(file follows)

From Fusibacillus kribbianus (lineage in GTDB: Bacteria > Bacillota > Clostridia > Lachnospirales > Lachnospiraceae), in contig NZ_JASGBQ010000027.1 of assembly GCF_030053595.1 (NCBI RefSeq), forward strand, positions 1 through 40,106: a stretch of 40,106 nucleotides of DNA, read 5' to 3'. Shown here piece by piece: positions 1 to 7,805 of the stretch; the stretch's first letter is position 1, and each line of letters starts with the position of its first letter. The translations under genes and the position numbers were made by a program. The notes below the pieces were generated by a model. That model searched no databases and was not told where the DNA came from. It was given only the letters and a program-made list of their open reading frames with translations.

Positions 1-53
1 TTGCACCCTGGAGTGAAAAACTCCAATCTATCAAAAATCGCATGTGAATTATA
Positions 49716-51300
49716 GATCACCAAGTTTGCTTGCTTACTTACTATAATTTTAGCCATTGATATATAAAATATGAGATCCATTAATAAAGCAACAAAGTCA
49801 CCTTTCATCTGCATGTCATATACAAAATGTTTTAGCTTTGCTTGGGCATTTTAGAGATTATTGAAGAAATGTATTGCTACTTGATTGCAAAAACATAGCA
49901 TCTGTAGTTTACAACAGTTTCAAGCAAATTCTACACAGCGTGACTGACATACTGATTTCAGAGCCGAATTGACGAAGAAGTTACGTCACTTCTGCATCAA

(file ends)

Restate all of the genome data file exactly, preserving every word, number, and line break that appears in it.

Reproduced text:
From Fusibacillus kribbianus (lineage in GTDB: Bacteria > Bacillota > Clostridia > Lachnospirales > Lachnospiraceae), in contig NZ_JASGBQ010000027.1 of assembly GCF_030053595.1 (NCBI RefSeq), forward strand, positions 1 through 40,106: a stretch of 40,106 nucleotides of DNA, read 5' to 3'. Shown here piece by piece: positions 1 to 7,805 of the stretch; the stretch's first letter is position 1, and each line of letters starts with the position of its first letter. The translations under genes and the position numbers were made by a program. The notes below the pieces were generated by a model. That model searched no databases and was not told where the DNA came from. It was given only the letters and a program-made list of their open reading frames with translations.

Positions 1-53
1 TTGCACCCTGGAGTGAAAAACTCCAATCTATCAAAAATCGCATGTGAATTATA
Positions 49716-51300
49716 GATCACCAAGTTTGCTTGCTTACTTACTATAATTTTAGCCATTGATATATAAAATATGAGATCCATTAATAAAGCAACAAAGTCA
49801 CCTTTCATCTGCATGTCATATACAAAATGTTTTAGCTTTGCTTGGGCATTTTAGAGATTATTGAAGAAATGTATTGCTACTTGATTGCAAAAACATAGCA
49901 TCTGTAGTTTACAACAGTTTCAAGCAAATTCTACACAGCGTGACTGACATACTGATTTCAGAGCCGAATTGACGAAGAAGTTACGTCACTTCTGCATCAA